Cole tried to smile as he settled his rangy frame into the chair that faced Fritz's desk, but the effort came off stiff. His stomach still felt a little queasy, the result of butterflies that had no business fluttering about the digestive tract of a full-fledged Pinkerton operative. "You have something for me?"

Fritz began rifling through a stack of paperwork. "Yes, I do. Now, where was that? Oh, yes, here it is. Take a look."

Fritz handed Cole a wrinkled handbill. Now dry and brittle, it looked as if it had weathered more than a few nights of soggy weather. Cole peered at the wording, still discernible despite the fact that the colors had faded and most of the inks had run together.




Two nights only! The public is invited to witness the faith-healing prophet at work! Hear the Word of the Lord! Seek Redemption and Salvation!


Cole tapped the handbill with one finger. "Hey, I've heard of this fellow. Didn’t he claim to have healed some woman blinded in a stagecoach accident?"

Fritz raised an eyebrow. "What do you think?"

Cole tossed the handbill down on Fritz's desk. "I think it's all a lot of hogwash."

"I happen to agree with you, but a lot of people believe in this stuff. Brother Christian was raking in a bundle."

"A flimflam man?"

"A flimflam man by the name of Silas Pierce. He's gone by a lot of other names, too." Fritz pulled a file from the desk. He flipped it open, reached into his coat pocket for his spectacles, and set them on his nose. "Ah, yes, Silas Pierce, alias Wilbur Jacks, horse trader; alias Franklin Singleton, lightning rod salesman; alias Grenville Charlesworth, English earl; alias Malcolm Throckmorton, snake oil salesman."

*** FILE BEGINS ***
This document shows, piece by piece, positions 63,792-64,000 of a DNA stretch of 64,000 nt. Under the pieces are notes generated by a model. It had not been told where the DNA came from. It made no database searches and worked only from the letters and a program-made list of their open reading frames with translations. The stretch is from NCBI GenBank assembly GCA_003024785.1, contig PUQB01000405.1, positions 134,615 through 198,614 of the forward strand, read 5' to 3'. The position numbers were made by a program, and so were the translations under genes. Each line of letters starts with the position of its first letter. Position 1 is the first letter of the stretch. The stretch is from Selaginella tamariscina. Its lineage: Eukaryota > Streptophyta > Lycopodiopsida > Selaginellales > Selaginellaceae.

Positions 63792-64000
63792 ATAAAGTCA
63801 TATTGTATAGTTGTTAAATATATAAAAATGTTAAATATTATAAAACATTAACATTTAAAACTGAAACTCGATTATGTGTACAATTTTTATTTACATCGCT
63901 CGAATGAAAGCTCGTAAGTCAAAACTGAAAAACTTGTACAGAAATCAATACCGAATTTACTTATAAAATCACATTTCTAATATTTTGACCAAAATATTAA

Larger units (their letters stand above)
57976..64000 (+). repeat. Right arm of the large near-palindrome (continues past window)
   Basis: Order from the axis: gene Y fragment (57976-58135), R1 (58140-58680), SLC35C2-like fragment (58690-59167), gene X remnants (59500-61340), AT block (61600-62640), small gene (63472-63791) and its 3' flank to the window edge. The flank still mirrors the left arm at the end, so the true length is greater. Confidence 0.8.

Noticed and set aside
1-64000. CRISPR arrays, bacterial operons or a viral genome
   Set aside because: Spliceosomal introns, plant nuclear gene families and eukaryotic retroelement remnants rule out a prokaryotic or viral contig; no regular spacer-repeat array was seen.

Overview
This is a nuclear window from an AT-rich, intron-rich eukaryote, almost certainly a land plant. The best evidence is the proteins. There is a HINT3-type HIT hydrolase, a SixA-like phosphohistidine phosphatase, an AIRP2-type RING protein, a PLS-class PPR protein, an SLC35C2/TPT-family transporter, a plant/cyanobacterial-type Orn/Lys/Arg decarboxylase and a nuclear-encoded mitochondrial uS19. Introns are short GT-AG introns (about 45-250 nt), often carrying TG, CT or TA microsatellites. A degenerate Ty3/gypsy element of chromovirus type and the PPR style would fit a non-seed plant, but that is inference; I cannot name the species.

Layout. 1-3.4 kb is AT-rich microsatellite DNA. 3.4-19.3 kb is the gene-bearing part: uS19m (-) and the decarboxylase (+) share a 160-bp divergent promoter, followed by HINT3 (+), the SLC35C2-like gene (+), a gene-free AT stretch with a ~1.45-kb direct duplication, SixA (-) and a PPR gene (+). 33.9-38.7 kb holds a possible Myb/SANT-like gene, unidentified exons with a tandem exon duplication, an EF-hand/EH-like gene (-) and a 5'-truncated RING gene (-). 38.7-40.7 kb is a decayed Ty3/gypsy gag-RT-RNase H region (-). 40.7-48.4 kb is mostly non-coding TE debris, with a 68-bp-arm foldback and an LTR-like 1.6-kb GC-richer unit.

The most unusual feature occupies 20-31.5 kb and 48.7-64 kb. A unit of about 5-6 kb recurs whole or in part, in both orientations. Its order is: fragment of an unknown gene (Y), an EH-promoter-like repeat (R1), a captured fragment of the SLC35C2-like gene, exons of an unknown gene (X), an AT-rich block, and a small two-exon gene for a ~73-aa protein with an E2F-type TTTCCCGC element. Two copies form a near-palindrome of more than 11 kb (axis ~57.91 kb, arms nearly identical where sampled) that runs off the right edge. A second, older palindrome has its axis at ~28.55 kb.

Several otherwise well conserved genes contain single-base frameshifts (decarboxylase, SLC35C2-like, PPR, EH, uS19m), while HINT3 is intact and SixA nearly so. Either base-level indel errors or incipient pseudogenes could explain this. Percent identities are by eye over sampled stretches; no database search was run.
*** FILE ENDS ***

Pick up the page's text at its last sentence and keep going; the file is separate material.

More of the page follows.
Cole frowned.
The name sounded familiar, but nothing else jogged loose in his memory. He shrugged it off. It might come to him later.

Fritz closed the file with a sigh. "There are probably more, of course, that's just the few we have on record."

"The man has had a long and varied career," Cole commented.

"A career that ended abruptly a few weeks ago outside of San Francisco."



Cole sat forward. "What happened?"

"It was following one of his tent revivals. He was shot point-blank with a Winchester shotgun. Not a pretty sight."

Cole nodded slowly. "I guess someone didn't like what he was peddling this time."

"Unfortunately, that's not all. Four other members of his group were murdered just as brutally. A long-time companion named Clell Martin, another named John Wilson, and two sisters identified as Molly and Lolly Mehegan from Dodge City."

"Damn." Cole felt a little sick. "Two women?"

Fritz removed his spectacles and set them aside. "A ghastly crime by all accounts."

"But why?"

"Money, we assume. That night's offering was missing."

"It's hard to understand, isn't it? Killing all those people for money?"